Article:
Almost 30 years ago, the New York Times nodded to a curious trend that many older English folks were growing concerned about. One of the most quintessentially British pastimes was losing its luster, largely because it was falling out of favor with younger people who hadn’t the time — or really the interest — to prolong the tradition. “We’re a graying bunch, we tea drinkers, I’m afraid,” Derek Cooper, a well-known British food writer in his 60s, told the newspaper.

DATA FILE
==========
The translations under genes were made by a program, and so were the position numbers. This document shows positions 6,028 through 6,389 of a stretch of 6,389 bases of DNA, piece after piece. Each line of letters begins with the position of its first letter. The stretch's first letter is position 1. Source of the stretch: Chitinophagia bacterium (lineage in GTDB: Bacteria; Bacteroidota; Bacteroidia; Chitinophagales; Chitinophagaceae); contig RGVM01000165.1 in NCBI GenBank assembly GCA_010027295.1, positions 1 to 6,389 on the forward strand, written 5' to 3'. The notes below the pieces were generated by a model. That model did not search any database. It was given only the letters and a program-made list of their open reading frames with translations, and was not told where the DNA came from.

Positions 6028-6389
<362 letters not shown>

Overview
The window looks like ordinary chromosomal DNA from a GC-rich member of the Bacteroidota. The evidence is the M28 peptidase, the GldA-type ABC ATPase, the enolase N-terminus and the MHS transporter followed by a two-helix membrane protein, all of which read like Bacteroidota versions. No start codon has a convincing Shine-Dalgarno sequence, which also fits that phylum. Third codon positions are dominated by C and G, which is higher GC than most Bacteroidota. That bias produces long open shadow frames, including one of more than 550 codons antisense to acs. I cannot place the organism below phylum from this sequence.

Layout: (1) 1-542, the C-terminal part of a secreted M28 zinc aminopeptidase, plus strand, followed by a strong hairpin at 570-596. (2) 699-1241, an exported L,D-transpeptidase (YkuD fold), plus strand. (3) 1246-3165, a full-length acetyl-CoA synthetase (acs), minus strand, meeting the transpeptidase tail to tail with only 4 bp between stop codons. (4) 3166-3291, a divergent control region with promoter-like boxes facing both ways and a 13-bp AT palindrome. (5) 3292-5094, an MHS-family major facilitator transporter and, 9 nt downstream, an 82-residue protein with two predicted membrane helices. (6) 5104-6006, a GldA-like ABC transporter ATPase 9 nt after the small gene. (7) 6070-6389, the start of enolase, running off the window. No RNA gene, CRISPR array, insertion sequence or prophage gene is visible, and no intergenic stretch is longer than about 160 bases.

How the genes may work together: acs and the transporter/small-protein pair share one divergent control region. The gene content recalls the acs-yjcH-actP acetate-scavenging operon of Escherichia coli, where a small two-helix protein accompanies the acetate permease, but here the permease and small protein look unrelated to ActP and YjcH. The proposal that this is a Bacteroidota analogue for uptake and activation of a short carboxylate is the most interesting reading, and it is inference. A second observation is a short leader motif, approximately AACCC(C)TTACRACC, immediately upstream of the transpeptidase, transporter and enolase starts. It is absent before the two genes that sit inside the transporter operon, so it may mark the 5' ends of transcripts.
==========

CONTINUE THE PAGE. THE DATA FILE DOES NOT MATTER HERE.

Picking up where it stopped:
Cooper was a tea lover, but his kids preferred coffee. And that dynamic was growing all too common. Between the mid-1970s and the 1980s, tea consumption fell by 20 percent in the United Kingdom. Meanwhile, the country’s taste for coffee was blossoming, so much so, in fact, that in 1986 coffee sales in the U.K. outpaced tea sales for the first time in history.
Read more at independent.co.uk.